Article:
Security compliance and collaboration: The role of network isolation
When it comes to protecting sensitive government information, airport security offers a compelling parallel. People need to travel, and they must be validated and inspected before boarding an aircraft. Similarly, agencies must establish communication between networks but without putting classified data at risk. Cross-domain solutions offer checks, much like airport security protocols, to allow secure data sharing between and within segmented networks. This helps agencies effectively and efficiently accomplish their missions.
Cross-domain solutions must meet increasingly rigorous compliance requirements, though. The Raise the Bar initiative, which was unveiled in late 2018 by the National Security Agency’s National Cross Domain Strategy and Management Office, set a higher standard for cross-domain security beyond even the National Institute of Standards and Technology’s Risk Management Framework controls. It also continues to evolve. Recent memos show that a move to hardware-based separation and solutions providing one-directional data flow, combined with cross-domain solutions, will be required by the end of 2021 for certain high-risk networks.
The building blocks
An effective and compliant cross-domain architecture between networks of different classification levels is made up of many pieces, similar to airport security. Together, they allow end users to collaborate when and where they need to, without onerous logistical barriers or putting critical information at risk.
When travelers arrive at the airport, they must pass through multiple security checks. This is very similar to the defense-in-depth practices for implementing cross-domain solutions that include firewalls, diodes and guards. At the airport, fliers must first check in with a Transportation Security Administration agent and present particular credentials, including a government-approved ID and a valid ticket. Similarly, firewalls, the first line of defense for most networks, monitor and control network traffic based on preset rules. Firewalls offer a very effective means of protecting the network, but it is a very high-level check.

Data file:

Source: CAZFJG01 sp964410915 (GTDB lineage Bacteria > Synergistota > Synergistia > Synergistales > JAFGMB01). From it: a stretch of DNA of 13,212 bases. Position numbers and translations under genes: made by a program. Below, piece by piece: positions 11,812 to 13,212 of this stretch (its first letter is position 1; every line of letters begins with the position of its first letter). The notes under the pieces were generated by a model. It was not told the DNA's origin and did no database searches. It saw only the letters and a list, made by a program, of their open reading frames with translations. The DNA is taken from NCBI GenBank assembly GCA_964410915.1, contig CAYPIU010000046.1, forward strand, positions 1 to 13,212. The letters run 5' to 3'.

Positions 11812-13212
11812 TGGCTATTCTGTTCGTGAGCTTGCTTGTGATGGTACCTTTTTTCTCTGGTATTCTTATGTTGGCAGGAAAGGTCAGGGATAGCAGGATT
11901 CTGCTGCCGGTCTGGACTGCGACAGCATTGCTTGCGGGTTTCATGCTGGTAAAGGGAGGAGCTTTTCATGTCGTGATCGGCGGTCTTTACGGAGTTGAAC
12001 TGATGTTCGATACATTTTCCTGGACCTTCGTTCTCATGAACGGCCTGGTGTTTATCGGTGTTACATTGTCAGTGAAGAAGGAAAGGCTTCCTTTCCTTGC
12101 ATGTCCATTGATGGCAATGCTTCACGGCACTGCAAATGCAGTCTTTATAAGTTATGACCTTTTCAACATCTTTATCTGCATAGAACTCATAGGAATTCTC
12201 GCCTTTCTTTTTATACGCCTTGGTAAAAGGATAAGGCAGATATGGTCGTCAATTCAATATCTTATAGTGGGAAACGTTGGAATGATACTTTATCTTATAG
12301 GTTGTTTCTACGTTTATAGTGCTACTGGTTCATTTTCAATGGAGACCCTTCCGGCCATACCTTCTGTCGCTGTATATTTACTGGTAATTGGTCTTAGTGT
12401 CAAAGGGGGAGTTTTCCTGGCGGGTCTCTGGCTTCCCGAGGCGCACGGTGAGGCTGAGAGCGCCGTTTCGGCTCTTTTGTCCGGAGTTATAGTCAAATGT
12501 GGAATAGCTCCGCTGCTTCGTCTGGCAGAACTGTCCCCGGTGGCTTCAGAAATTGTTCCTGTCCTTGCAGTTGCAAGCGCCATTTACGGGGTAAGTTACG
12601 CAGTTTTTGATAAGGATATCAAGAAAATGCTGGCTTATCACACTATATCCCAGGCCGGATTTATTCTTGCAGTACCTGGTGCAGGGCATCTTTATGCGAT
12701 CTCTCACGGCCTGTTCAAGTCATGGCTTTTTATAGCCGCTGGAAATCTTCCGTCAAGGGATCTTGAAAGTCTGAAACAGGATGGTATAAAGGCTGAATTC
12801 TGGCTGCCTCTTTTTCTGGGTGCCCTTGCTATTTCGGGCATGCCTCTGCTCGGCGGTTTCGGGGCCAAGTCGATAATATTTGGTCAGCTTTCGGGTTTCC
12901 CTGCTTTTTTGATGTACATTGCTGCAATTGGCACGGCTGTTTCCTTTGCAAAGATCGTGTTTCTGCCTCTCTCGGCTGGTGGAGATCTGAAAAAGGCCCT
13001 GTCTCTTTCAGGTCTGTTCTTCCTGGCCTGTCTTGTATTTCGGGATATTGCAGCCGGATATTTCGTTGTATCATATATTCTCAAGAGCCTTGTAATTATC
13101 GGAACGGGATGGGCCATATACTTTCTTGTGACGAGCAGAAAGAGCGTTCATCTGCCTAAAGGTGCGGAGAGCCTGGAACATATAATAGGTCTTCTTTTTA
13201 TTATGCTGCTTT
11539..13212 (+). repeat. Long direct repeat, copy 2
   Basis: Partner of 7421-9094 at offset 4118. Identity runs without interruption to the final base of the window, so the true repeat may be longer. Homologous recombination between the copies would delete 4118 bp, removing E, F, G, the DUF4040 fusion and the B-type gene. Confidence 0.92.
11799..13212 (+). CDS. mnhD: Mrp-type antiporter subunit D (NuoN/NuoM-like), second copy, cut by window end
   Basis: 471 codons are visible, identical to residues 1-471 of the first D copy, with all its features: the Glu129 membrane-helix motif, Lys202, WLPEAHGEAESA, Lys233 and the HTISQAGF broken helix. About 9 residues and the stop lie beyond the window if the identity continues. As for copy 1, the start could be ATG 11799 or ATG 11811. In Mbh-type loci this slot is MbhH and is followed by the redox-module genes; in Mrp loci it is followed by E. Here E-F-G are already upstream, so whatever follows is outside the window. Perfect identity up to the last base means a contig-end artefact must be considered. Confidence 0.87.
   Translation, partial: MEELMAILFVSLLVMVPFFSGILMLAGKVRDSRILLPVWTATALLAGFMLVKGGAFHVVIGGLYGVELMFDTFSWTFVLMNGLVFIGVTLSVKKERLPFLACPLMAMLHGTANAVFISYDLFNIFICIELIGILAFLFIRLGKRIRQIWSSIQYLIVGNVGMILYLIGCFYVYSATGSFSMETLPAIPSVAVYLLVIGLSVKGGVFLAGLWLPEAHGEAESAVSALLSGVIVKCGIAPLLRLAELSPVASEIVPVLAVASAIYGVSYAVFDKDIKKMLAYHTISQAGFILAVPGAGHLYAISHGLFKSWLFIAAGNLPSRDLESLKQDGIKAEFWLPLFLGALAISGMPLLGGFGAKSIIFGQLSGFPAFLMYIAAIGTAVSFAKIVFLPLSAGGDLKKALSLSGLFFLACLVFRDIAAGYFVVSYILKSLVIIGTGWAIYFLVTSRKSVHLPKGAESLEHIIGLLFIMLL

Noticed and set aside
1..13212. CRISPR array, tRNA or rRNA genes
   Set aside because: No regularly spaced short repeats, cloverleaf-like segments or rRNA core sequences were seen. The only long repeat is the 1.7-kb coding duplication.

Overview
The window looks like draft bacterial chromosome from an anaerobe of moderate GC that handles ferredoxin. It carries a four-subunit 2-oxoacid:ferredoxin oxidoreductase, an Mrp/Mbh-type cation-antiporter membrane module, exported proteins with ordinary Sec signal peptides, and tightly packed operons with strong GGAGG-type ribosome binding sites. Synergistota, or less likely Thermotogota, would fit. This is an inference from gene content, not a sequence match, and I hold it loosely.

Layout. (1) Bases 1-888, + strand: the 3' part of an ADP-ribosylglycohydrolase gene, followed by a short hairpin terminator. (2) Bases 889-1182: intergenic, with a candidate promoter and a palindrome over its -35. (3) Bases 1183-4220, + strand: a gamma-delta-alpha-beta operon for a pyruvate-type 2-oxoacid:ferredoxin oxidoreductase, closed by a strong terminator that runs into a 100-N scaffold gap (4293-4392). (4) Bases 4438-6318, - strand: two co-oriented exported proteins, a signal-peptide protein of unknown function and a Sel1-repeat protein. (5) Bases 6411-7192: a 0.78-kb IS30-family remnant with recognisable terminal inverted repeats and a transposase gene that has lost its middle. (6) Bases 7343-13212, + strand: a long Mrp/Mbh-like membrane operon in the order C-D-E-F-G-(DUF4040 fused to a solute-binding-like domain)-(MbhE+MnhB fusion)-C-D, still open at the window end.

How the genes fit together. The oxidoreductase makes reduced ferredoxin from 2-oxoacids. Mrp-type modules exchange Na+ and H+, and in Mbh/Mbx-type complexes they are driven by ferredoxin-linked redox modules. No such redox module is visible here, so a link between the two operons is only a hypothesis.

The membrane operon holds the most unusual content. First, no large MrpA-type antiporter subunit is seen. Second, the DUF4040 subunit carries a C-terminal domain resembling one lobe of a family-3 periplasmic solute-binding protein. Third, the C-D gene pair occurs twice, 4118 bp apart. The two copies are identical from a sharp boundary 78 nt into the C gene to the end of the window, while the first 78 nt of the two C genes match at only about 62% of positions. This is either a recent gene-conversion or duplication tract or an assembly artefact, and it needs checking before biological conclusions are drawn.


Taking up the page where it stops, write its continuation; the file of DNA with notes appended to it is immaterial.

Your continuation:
For employees to successfully do their daily jobs, firewalls must be able to support a wide range of protocols for many applications: Zoom, Microsoft Teams, email, web browsing and more. Firewalls’ biggest shortcoming is that the must support a wide range of communication traffic for an organization to effectively operate and can perform only a high-level check on the data.
When passengers walk through the security checkpoint, they’re subjected to a far more in-depth search. TSA agents inspect individuals and their belongings. If they’re accidentally carrying a pen knife or razor blade, for instance, agents detect that and remove it. Then, they either allow travelers to pass or decline their entry. Cross-domain guards work similarly. Unlike firewalls, which are all or nothing, guards utilize custom military-grade inspection routines, focusing on one protocol or dataset and looking at the data very carefully. Data can be completely rejected or sanitized to allow passage.